What is migration?
Migration is the term used to describe when refrigerant moves some place in the system where it is not supposed to be, such as when liquid "migrates" to the compressor sump. This phenomenon occurs because refrigerant will always migrate to the coldest part of a system.

As an example, in a split air conditioning system with the compressor/condenser outside, liquid refrigerant from the evaporator will migrate to the compressor during winter months due to the compressor being colder than the indoor (evaporator) temperature. If this is not prevented, then upon startup in the spring, compressor slugging and damage may occur.

How can I prevent migration?
There are two common methods used to prevent migration:

1. Use of a pump down system.

2. Use of a crankcase heater to "drive off" any liquid refrigerant.

Pump Down Systems

What is a pump down system and when should it be used?
A pump-down system consists of a normally closed solenoid valve installed in the liquid line and a low-pressure control that senses suction pressure.

The system operation is as follows: A thermostat is wired to the liquid line solenoid valve. On a call for cooling, the thermostat contacts close. This causes the solenoid coil to be energized, opening the valve. Liquid refrigerant flows into the evaporator and the suction pressure rises above the low-pressure control setpoint. The contacts on the low-pressure control close and the compressor begins to run.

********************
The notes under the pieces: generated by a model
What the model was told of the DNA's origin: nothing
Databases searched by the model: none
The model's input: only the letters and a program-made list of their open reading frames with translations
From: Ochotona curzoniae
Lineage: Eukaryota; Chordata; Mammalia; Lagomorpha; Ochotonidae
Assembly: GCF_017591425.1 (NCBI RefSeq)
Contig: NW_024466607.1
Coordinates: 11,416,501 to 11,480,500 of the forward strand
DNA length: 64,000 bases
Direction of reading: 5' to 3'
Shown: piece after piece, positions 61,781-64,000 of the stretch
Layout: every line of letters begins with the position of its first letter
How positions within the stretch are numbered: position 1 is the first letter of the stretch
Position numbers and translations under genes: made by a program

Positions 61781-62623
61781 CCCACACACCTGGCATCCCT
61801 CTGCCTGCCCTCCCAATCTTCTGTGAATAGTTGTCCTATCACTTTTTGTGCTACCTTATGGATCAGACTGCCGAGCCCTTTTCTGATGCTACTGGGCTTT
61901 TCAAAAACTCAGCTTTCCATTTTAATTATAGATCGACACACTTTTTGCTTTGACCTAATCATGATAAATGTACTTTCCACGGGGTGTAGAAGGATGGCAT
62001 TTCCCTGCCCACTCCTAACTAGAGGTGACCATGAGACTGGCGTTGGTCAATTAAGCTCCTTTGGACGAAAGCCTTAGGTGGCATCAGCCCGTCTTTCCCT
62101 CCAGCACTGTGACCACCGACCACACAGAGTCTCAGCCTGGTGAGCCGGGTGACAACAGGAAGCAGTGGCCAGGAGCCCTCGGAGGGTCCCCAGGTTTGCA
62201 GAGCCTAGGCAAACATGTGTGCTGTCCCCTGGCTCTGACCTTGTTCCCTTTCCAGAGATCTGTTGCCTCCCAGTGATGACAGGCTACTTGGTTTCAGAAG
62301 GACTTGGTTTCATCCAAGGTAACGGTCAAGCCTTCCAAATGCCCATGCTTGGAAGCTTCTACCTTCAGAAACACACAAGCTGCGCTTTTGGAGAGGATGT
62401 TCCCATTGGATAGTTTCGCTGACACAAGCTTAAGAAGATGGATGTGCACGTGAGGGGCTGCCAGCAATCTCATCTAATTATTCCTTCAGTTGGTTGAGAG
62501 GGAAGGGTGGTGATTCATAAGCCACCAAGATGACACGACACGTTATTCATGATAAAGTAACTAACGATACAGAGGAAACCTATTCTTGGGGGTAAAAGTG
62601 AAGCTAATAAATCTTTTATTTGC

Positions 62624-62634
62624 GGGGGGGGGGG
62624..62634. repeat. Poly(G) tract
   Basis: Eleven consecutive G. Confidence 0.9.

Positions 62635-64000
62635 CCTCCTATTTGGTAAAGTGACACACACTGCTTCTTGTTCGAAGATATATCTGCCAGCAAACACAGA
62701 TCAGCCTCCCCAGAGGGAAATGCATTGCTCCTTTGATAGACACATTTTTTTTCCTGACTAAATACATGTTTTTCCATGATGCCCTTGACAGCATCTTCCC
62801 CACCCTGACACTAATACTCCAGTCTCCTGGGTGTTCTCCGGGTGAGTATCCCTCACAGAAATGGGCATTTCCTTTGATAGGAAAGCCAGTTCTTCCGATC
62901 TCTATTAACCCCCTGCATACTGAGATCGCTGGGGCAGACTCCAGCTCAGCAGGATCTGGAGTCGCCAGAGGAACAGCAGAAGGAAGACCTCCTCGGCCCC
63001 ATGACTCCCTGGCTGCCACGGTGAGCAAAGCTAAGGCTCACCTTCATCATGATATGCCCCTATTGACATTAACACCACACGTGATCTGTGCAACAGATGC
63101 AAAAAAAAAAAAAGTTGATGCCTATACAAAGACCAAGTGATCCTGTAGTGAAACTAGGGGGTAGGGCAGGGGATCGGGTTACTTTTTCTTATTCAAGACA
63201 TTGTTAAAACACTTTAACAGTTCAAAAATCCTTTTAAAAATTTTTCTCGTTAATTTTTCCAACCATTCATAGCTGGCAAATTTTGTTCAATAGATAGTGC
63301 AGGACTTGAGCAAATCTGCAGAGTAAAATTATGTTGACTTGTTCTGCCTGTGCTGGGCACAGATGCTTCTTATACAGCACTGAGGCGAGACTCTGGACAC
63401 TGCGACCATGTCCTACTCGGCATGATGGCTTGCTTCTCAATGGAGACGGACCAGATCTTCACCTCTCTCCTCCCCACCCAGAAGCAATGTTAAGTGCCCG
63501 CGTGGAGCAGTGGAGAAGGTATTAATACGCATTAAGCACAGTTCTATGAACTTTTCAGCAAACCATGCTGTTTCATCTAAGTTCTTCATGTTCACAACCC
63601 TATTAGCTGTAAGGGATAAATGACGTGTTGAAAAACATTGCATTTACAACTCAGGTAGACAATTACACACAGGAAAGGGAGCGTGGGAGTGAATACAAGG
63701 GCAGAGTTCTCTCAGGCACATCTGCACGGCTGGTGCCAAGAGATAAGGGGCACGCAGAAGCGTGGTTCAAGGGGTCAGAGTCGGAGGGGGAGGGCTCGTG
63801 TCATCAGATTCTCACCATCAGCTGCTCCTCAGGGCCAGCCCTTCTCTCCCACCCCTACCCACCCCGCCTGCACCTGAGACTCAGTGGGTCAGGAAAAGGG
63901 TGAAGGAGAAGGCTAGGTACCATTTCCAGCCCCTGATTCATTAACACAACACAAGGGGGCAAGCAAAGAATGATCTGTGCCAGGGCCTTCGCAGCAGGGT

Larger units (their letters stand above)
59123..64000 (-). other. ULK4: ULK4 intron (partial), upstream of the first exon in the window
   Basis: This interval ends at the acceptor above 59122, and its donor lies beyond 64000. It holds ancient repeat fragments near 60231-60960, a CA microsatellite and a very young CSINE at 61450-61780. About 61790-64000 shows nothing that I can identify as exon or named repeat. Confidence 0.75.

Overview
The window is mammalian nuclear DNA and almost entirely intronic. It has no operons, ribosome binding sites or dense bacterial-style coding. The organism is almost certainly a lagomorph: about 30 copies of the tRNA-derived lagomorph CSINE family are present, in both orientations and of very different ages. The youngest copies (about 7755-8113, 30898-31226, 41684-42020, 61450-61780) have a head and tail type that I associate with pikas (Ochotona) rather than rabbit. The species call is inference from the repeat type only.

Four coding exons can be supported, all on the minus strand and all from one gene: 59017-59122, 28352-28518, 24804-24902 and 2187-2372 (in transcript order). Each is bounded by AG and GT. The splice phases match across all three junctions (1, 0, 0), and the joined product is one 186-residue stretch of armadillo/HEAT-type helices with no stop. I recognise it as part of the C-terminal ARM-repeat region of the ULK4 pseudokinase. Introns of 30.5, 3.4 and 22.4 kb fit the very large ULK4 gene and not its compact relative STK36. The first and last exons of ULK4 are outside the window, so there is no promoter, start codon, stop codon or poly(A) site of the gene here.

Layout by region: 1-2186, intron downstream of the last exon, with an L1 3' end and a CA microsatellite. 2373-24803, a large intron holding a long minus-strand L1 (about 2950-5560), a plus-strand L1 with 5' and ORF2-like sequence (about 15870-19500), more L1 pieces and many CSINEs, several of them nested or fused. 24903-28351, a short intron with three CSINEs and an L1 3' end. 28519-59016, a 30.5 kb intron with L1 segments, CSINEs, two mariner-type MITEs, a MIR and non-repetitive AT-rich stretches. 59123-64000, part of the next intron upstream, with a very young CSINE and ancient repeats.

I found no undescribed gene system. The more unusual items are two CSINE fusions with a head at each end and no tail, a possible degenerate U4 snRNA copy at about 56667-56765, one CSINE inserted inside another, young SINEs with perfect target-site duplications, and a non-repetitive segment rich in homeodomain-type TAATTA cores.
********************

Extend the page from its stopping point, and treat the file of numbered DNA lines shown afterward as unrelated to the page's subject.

When the thermostat is satisfied, its contacts open, causing the solenoid valve to close. This stops refrigerant flow into the evaporator. As the compressor continues to run, refrigerant is pumped out of the evaporator coil and suction pressure falls. When the suction pressure reaches the cut-out setting on the low-pressure control, its contacts open, stopping the compressor. This removes all refrigerant from the low side of the system during the off-cycle.

What is the advantage of a pump down system?
The advantage of a pump down system is that all of the liquid refrigerant is stored in the receiver and condenser when the compressor is not operating. This prevents liquid migrating to the compressor crankcase during the off-cycle and the ensuing possibility of liquid slugging at compressor startup.

Quick Facts is courtesy of the Flow Controls Division of Emerson Climate Technologies (formerly Alco Controls). For more information, visit www.emersonclimatecontractor.com.

Publication date: 10/03/2005